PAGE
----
For those that aren’t well-versed in the world of market research, this is how it tends to go: “You would decide what you want to do, write a brief for the likes of Nielsen or Kantar, Ipsos Mori, TNS who respond to that brief. They would say this costs £15,000 and takes two months and you get back a lovely branded report so sit tight until then.”

This is according to founder and CEO of market research startup Attest, Jeremy King. A geneticist by training, King has always worked with big data in some form, but it was only once he started working for McKinsey that he became “constantly shocked with how businesses use data.”

© Attest
© Attest

“While I was at McKinsey I saw every business, no matter which sector they were in, which vertical, which function or seniority, everyone wanted to know more about customers. They wanted to test ads, get feedback, trial prototypes, iterate ideas faster, test copy they were using in online stores, pre-release products in the market and A/B test them. If you want to test something it took far too long, it was too expensive, you couldn’t do it.”

What Attest aims to do is bring a Software-as-a-Service (SaaS) approach to market research, giving businesses live access to a pool of respondents to conduct market research in real-time.

Read next: The top 13 marketing (MarTech) and advertising tech (AdTech) startups in the UK

“Every company wants to be more data driven, more customer centric, more fact based, more insight driven. But this process, because it is so expensive, is so long, that by the time you get the results back it is out of date. More than a day is sort of inexcusable,” says King.

The platform

The Attest platform is extremely simple, with results coming back in bar charts, with either the number of respondents or a percentage. The results can be parsed by demographics. At the top you are shown the date range and number of completed responses.

I built a question during my visit at their shared WeWork office space in Old Street using the step-by-step tool. You ask a question and customise it by selecting if it is multiple choice, yes/no, detailed response etcetera. You then set who you want to target out of 1.3 million possible active users. This number drops as you customise your target audience. It took me roughly thirty seconds to ask a simple question but you can build more complex, multiple question surveys.

One nice feature is the ability to review and follow up your research. If you want to revisit a question or survey you can ask another question to the same sample that responded before for deeper insight, or “find lookalikes” for a new sample.

You can then watch the results as they come in starting with the first respondent. You can download the results to an Excel or feed it into your downstream analytics or BI tools and share with colleagues. Attest only charges per completed response, at a flat rate of £0.25 per response.


One of the key differentiators for Attest is accessing the sort of respondents that brands want to hear from. Namely: younger, affluent people.

“The dark secret of the industry is that most research comes from two places: people that love doing surveys and are happy to do it in terrible conditions, or people that have a lot of spare time on their hands," says King.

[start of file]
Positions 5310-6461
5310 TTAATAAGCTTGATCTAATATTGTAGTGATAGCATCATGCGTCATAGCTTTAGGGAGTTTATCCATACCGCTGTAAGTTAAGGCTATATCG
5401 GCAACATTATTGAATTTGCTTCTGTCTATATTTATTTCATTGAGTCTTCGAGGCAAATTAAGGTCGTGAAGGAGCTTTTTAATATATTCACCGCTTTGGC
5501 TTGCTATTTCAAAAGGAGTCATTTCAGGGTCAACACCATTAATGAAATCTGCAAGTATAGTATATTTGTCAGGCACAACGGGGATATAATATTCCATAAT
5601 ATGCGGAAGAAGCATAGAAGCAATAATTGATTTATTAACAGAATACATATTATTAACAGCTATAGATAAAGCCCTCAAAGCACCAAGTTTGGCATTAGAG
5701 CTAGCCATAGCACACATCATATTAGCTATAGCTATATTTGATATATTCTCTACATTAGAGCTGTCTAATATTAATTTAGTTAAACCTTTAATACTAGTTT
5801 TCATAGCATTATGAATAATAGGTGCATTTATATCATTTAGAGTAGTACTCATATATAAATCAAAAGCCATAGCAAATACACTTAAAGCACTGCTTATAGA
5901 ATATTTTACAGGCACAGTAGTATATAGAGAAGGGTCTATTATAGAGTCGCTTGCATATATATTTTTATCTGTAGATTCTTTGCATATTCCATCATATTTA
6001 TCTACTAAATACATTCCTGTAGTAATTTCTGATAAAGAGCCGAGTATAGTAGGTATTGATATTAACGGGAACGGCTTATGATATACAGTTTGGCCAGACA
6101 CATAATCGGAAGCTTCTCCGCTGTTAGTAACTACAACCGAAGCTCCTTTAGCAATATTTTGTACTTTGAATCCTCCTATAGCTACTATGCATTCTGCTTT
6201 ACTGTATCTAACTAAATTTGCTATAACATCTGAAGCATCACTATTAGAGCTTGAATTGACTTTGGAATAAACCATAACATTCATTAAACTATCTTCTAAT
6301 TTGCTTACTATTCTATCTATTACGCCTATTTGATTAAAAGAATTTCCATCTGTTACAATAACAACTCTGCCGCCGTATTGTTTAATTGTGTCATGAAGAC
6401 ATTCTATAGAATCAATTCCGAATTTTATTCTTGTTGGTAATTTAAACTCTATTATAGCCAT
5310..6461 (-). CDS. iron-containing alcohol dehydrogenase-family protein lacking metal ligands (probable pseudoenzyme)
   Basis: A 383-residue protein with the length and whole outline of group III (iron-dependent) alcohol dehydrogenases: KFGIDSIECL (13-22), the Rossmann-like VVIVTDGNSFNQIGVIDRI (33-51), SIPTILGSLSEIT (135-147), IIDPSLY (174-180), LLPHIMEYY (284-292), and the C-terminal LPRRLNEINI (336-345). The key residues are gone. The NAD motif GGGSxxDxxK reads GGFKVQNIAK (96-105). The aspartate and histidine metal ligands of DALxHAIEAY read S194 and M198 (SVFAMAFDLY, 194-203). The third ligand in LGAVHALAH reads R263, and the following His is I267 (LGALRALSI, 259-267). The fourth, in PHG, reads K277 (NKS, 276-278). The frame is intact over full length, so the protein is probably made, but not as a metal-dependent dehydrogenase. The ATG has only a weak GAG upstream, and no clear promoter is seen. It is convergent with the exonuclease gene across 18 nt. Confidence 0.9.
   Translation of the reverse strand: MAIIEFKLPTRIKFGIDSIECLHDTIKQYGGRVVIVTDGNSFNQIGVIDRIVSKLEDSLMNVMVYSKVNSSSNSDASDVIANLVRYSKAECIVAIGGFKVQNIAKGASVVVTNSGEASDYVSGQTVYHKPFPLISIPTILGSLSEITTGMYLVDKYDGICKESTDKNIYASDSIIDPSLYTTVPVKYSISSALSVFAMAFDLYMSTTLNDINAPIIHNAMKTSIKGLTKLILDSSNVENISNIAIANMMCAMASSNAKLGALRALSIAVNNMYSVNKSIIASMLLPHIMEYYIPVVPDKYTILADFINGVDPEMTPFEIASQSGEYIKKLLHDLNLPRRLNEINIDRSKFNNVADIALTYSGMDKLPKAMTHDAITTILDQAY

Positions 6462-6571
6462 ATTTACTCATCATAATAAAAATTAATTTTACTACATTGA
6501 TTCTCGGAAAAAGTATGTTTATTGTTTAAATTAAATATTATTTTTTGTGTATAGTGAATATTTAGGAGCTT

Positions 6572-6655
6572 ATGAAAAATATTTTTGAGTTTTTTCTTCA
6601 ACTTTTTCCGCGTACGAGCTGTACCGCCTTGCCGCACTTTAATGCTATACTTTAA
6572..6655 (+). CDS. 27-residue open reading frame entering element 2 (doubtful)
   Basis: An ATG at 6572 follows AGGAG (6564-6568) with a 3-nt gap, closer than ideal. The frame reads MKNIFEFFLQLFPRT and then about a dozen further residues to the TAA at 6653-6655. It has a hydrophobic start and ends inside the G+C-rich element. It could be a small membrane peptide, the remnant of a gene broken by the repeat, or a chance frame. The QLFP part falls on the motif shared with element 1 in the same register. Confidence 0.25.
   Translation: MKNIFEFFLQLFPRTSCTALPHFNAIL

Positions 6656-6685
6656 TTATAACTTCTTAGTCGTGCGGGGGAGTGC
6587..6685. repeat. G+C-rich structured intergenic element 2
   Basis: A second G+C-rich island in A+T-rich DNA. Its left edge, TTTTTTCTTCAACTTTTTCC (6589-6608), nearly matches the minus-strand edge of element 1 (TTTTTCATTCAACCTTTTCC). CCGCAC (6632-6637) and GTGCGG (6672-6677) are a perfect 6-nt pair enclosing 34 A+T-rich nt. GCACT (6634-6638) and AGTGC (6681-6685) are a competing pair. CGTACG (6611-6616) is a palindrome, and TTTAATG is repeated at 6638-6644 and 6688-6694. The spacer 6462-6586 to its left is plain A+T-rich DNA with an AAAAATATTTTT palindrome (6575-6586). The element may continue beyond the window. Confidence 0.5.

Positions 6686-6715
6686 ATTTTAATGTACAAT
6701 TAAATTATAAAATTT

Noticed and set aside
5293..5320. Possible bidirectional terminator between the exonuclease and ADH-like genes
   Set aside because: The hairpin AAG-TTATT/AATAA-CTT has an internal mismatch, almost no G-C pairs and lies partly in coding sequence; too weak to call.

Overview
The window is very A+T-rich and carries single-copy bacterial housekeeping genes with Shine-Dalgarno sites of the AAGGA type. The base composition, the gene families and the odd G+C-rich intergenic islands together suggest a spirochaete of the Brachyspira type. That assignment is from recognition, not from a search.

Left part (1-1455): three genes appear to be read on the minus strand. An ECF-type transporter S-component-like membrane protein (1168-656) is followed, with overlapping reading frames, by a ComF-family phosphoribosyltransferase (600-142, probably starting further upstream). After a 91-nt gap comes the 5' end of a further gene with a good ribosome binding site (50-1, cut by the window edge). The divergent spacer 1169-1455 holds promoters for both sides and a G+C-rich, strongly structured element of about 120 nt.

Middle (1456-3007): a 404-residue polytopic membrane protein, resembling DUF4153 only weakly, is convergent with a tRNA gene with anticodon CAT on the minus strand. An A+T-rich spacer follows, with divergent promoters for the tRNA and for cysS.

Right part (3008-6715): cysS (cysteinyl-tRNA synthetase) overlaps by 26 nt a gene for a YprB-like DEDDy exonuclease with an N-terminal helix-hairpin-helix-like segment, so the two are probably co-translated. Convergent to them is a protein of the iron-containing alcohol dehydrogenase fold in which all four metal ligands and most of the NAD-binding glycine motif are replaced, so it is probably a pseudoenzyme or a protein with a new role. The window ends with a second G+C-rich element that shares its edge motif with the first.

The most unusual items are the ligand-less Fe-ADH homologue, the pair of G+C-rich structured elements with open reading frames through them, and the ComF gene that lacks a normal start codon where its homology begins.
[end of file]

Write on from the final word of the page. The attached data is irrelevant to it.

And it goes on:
"But if you are Fever Tree, or Waitrose or Ocado or British Airways, or any of the more premium brands, you focus on segments that don’t have a lot of time on their hands. So it is not very useful to you. They are very aware of that and until now they haven’t had a choice.”

Attest sources respondents by advertising to them and relying on word of mouth recruitment from existing members. It incentivised respondents with good old-fashioned cash and by building a simple interface that allows for surveys to be completed “in two minutes in a coffee queue, five minutes on a bus, half an hour on your commute,” says King.

“Our entire business is built around the respondents and the ability to get the higher value respondents, the more affluent and more valuable people that don’t tend to do research.”

The tech

The attest platform is built using Java and Scala on the open-source PostgreSQL database. King says they use a micro-services approach and that the transaction engine is the “secret sauce.”

He says the key for the platform is: “Customising the targeting on the way in and showing it only to the selected people and feeding the results back, in real time so that companies can react in real time. That’s the really tricky part.”

The man behind the tech is COO Tony Hunter, who used to build equity derivative trading systems at Morgan Stanley. Jeremy King says Attest needs to be: “Kind of London Stock Exchange meets Amazon. It’s the London Stock Exchange bit that is really valuable for us, that is the tech that our investors invested in.”

Fever Tree case study

Alex Rees, head of growth at Attest, says that one of its early customers, premium tonic water brand Fever Tree, uses the platform to pre-screen adverts.

This came after the company had a “face-palm” moment when customer feedback said one advert looked like it was for beer. “It’s a great tool to pass your adverts by your audience before you spend loads of money,” says Rees. “Media costs are only going one way at the moment, especially with the things that are proven to work like Facebook and PPC costs becoming more competitive than ever.”

Other early customers include Deliveroo and Just Giving.


Attest takes data governance very seriously. They use a fairly standard multi-layered SSL encryption to ensure that all data - which is anonymised - is always transferred and stored securely and in accordance with the Market Research Society (MRS) code of conduct. Attest runs on secure AWS servers based in the EU.


Attest raised £1m in seed funding in October 2015 from Episode 1.